See Maryland Code (1957, 1980 Repl. Vol.), §§ 277, 278A.
George and Jane Dean bought two parcels of real estate in 1984. The first, known as "Buck-Bacchus House," was purchased on January 2, 1984, for $130,000. The record in this case shows that the deed to the property was recorded on January 3, 1984, and that substantial transfer and recordation taxes, based on the $130,000 consideration, were duly paid. The other parcel, involving two tracts known as "Hotel Imperial Property" and "Hotel Imperial Stable Property," was acquired by the Deans on April 15, 1984, for $175,000. Again, the record in this case shows that the deed to this parcel was recorded on May 1, 1984, and that the transfer and recordation taxes, based on the $175,000 consideration, were duly paid.
Three days later, on May 4, 1984, the Deans formed a corporation, of which they were the sole shareholders. Each of the Deans owned 50% of the outstanding shares of stock. Subsequently, the Board of Directors resolved that the corporation would borrow money to renovate the two parcels which the Deans had just purchased. The Deans then deeded the properties to their corporation, receiving nothing in return.
The grant from the Deans to the corporation merely changed the form of ownership of the properties. While technically the corporation is a distinct legal entity, as a practical matter the Deans are the corporation. They are the sole shareholders of a corporation formed exclusively for the purpose of renovating and managing the properties. Looking to the substance of the matter, no "transfer" occurred within the meaning of the statutes.
If the Deans were to purchase the properties in January and April of 1984, they had to do so as individuals, transferring it later to their subsequently-formed corporation. Had the corporation been in existence in January and April, it could have purchased the property, thus necessitating the payment of only one set of transfer and recordation taxes. But simply because the corporation was not formed first, the majority holds that the transaction is taxable twice.
Other courts, under similar circumstances, have concluded that transactions of this nature are exempt from taxes imposed upon the transfer of property. For example, in Senfour Investment Co. v. King County, 66 Wn.2d 67, 401 P.2d 319 (1965), three individuals purchased property prior to the formation of a corporation. After the corporation was formed, the individuals transferred the property by quitclaim deed to the corporation. The Washington Supreme Court pointed to the trial court's finding that "there was no intent on the part of [the individuals] to do more than hold the naked contract interest for the benefit of the plaintiff corporation when formed." 66 Wn.2d at 68, 401 P.2d at 320. Consequently, the court concluded that "[s]uch a conveyance is not a sale for a valuable consideration, as required by the statute." 66 Wn.2d at 70, 401 P.2d at 321.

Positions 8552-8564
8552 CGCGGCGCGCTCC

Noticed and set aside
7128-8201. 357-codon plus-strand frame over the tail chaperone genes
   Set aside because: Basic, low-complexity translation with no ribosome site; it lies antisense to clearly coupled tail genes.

Similarly, in Wetherbee v. State, 132 Vt. 165, 315 A.2d 251 (1974), two individuals (husband and wife) owned the premises of their business. The Wetherbees applied for a bank loan in order to obtain funds to make business improvements. The bank approved the loan on the condition that the business property be transferred to the corporation. The Wetherbees transferred the property to the corporation, which transferred it to the bank to secure the loan. The State sought to tax the initial transfer from the Wetherbees to the corporation, conceding, however, that the statute exempted the transfer from the corporation to the bank as a transfer "to secure a debt or other obligation." 132 Vt. at 167, 315 A.2d at 253. The Vermont Supreme Court concluded that the state took "too mechanical a view of the taxing statute." 132 Vt. at 168, 315 A.2d at 253. The court continued ( ibid.):
"If the tax is to be enforced according to its substantive import, the tax department must not be confined to the labels on the transactions. . . .
"If the tax burden is to be justly imposed, there must be a . . . right in the taxpayer to establish that an apparently taxable transfer is, in substance, eligible for exemption.
* * * * * *
"Once the facts establish, as they do here, that the transfer is to secure a debt, the exemption applies."
The majority in the instant case places strong reliance on the Columbia Realty decision. While the opinion in Columbia Realty does tend to support the majority's position, there is no indication from the opinion that Columbia Realty involved double taxation like that present in the case at bar.
The majority concludes that because the corporation is an entity separate and distinct from the Deans, a taxable transfer occurred. This analysis places form over substance and leads to unjust results. It is a settled rule that a court should not extend a taxing statute beyond the "clear import of the language used." Comptroller v. John C. Louis Co., 285 Md. 527, 539, 404 A.2d 1045, 1053 (1979). As we went on to state in that opinion ( ibid.): "In case of doubt, tax statutes are construed `most strongly against the government, and in favor of the citizen.'" See Comptroller of the Treasury v. Mandel Re-Election Comm., 280 Md. 575, 580, 374 A.2d 1130, 1132 (1977); Comptroller of the Treasury v. M.E. Rockhill, Inc., 205 Md. 226, 234, 107 A.2d 93, 98 (1954); Magruder v. Hospelhorn, 173 Md. 62, 72, 194 A. 839, 844 (1937). See also Gould v. Gould, 245 U.S. 151, 38 S.Ct. 53, 62 L.Ed. 211 (1917).